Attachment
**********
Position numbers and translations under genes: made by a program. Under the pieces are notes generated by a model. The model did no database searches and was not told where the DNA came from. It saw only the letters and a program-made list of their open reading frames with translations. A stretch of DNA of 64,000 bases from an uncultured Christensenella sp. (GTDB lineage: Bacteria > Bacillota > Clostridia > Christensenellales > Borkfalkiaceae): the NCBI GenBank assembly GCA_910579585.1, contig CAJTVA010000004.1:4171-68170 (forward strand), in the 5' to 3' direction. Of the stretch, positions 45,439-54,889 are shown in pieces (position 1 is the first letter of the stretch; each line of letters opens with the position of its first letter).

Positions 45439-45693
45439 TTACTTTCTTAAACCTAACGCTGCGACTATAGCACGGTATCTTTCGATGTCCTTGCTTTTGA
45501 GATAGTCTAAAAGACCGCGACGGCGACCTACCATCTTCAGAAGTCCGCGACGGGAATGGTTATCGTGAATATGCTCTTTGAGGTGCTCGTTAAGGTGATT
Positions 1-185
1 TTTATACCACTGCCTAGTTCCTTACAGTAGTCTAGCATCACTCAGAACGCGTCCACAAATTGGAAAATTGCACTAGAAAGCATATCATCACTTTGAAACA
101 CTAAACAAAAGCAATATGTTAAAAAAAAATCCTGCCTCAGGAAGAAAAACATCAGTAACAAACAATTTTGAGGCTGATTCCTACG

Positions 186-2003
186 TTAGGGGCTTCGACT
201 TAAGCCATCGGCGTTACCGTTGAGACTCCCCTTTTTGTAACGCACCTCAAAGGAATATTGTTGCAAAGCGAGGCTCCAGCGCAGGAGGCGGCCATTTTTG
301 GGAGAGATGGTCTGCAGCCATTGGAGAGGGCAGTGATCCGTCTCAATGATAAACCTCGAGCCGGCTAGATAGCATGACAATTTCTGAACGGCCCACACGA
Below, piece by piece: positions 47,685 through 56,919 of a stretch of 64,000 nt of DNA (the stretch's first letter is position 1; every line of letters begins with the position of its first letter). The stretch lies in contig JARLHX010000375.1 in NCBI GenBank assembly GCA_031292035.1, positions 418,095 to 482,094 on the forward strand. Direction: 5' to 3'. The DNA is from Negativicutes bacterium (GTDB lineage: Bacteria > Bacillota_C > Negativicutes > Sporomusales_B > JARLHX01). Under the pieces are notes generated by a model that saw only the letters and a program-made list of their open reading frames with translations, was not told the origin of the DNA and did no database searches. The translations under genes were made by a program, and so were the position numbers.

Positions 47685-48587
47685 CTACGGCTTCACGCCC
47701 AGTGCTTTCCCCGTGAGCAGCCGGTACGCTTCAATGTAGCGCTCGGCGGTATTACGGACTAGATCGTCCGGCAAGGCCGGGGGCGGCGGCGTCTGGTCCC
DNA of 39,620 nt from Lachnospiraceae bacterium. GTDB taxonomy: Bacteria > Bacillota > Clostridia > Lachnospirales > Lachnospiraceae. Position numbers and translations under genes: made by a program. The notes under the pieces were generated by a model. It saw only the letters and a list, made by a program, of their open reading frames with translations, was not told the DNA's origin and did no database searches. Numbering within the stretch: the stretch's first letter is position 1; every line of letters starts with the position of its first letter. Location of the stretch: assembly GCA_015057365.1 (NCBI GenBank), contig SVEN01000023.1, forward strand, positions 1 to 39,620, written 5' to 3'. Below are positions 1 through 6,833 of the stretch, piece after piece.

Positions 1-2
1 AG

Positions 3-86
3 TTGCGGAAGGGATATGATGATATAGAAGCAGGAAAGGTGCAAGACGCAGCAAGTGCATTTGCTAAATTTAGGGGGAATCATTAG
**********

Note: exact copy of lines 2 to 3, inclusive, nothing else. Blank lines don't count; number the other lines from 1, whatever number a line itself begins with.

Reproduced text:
Positions 45439-45693
45439 TTACTTTCTTAAACCTAACGCTGCGACTATAGCACGGTATCTTTCGATGTCCTTGCTTTTGA